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The Thumb-Route: Dispatches From Poverty Row

Tom Neal in Detour

“I drifted into PRC and couldn’t get out. 

— Edgar G. Ulmer

In the early 1930s, a wave of prominent directors fleeing Germany had found success at the major or second-tier studios; only rarely were they forced to make films at the low-budget studios found on the so-called Poverty Row. The next generation was too late—if Fritz Lang thought RKO was squalid, it was because he had little idea of the depredations suffered by, for instance, an István Székely (later Steve Sekely, emigrated to the US in 1938-39), a Franz Wysbar (later Frank Wisbar, emigrated in November 1938),  or, briefly, a Hans Detlef Sierck (later Douglas Sirk, left Germany in 1938). Sekely, for example, whose career in the United States kicked off with such withering titles as Behind Prison Walls (1943) and Revenge of the Zombies (1943), was luckier than most—as mentioned above, his Women in Bondage was a colossal success for Monogram, the most distinguished of the Poverty Row studios. Sirk too was fortunate to have his Poverty Row-produced Hitler’s Madman (1943) bought and distributed by MGM, therefore lifting him out of this particularly reviled filmmaking strata. Wisbar, director of perhaps the last “expressionist” film made in Germany before the war, Fahmann Maria (Ferryman Maria, 1936), fled to the United States with his Jewish wife and directed four films at PRC (Producers Releasing Corporation) and one other at another Poverty Row outfit, Screen Guild, before finding refuge in television (on a show called Fireside Theater, the first television series to be shot on celluloid and recorded before its broadcast!). Many others got stuck in places like PRC or Monogram because the studio system itself was transforming and they found themselves left behind at the more mainstream outfits. Such was the case for Kay Francis, one of the biggest box-office draws of the mid-1930s who, after the war, found herself deemed “poison” by studio executives. From 1945-46, she produced and starred in three low-budget films for Monogram before quitting the industry forever. In other cases, it may have been due to a single calamitous error of judgement—as was the case for Edgar G. Ulmer, who had an ill-advised but nonetheless lasting affair with the cousin of Carl Laemmle, Jr, the head of Universal Studios, and was consequently blacklisted.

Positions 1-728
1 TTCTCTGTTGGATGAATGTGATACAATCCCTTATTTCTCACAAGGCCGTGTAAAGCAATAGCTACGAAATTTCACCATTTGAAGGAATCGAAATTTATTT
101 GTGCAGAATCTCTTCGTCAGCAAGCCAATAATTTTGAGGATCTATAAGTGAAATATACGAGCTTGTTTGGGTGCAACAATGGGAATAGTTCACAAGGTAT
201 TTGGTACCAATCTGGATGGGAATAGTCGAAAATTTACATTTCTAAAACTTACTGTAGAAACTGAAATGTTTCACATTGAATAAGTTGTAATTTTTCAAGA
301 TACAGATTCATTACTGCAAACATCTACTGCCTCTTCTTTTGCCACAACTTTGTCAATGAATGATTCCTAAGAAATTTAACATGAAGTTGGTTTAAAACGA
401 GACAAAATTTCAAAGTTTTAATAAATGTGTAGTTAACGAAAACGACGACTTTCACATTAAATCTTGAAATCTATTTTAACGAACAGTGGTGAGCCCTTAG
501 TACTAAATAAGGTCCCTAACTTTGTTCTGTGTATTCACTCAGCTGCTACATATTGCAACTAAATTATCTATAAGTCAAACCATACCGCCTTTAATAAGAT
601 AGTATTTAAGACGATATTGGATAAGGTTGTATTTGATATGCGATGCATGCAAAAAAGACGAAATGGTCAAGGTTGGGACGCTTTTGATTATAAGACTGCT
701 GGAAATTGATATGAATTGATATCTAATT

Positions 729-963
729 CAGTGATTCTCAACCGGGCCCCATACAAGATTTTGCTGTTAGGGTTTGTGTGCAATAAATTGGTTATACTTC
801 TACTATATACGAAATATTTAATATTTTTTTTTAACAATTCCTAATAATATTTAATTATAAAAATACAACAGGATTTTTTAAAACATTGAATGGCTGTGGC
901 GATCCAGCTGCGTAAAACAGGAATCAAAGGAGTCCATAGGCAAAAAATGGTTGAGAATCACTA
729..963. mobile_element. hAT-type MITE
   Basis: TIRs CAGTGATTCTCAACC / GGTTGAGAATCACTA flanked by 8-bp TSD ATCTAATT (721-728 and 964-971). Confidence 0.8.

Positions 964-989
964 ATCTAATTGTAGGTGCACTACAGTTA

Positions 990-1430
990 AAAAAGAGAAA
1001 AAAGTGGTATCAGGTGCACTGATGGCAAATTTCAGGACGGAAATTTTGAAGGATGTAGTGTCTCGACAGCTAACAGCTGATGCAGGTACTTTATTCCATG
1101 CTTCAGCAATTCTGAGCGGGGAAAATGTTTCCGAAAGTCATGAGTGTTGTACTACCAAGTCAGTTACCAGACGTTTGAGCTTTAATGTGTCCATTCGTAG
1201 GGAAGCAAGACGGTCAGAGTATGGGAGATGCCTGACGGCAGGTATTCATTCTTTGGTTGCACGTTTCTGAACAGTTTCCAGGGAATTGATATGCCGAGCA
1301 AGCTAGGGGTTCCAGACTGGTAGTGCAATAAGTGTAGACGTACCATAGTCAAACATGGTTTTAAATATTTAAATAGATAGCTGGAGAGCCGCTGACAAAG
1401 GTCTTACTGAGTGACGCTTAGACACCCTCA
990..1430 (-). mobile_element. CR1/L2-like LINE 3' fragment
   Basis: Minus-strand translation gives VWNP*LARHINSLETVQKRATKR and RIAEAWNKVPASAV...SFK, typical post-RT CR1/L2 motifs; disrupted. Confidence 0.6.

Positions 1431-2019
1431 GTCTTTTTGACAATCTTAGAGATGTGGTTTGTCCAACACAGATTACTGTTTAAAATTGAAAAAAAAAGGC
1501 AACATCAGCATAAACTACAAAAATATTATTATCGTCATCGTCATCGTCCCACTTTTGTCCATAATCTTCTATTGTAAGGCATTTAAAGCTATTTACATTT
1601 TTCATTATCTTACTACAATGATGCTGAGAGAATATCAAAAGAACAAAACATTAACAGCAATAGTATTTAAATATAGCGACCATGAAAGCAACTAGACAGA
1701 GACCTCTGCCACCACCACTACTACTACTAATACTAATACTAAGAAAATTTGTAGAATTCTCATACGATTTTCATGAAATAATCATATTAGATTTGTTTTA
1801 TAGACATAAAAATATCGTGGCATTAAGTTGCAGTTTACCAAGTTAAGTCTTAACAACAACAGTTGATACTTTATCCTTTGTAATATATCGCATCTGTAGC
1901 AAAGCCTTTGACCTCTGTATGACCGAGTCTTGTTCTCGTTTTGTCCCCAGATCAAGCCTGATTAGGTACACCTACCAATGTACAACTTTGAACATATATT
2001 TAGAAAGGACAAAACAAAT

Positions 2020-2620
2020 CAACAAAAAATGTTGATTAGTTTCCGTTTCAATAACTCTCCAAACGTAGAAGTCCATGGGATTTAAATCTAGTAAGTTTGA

While Lang was bitter about his transition from epics like Die Nibelungen (1924) and Metropolis (1927) in Germany to low- and mid-budget productions like House by the River (1950) or Rancho Notorious (1952) in the United States, directors at studios like PRC had greater troubles to contend with. Not only were the subjects they were given outrageously cheap and ill-conceived, the budgets microscopic, the schedules punishing (meaning that quite often accidental line flubs had to remain in the final product for lack of additional film), the actors singularly ungifted and uncharismatic (Wisbar’s Strangler in the Swamp [1946] even features a torpid Blake Edward in a rare starring role), but even the camera, lighting, and sound equipment itself owned by the studio was hopelessly outdated. Often this equipment was cannibalistically acquired from other fly-by-night studios that themselves had collapsed under the strain of ultra-slim profit margins and insufficient internal resources. Until the mid-1940s, places like PRC could hardly be called single production houses; movies were produced by incorporated shell companies across a variety of PRC-owned locations and lots and then distributed by the studio for profits of often only a few thousand dollars or less. Indeed, it is a miracle PRC lasted ten years at all.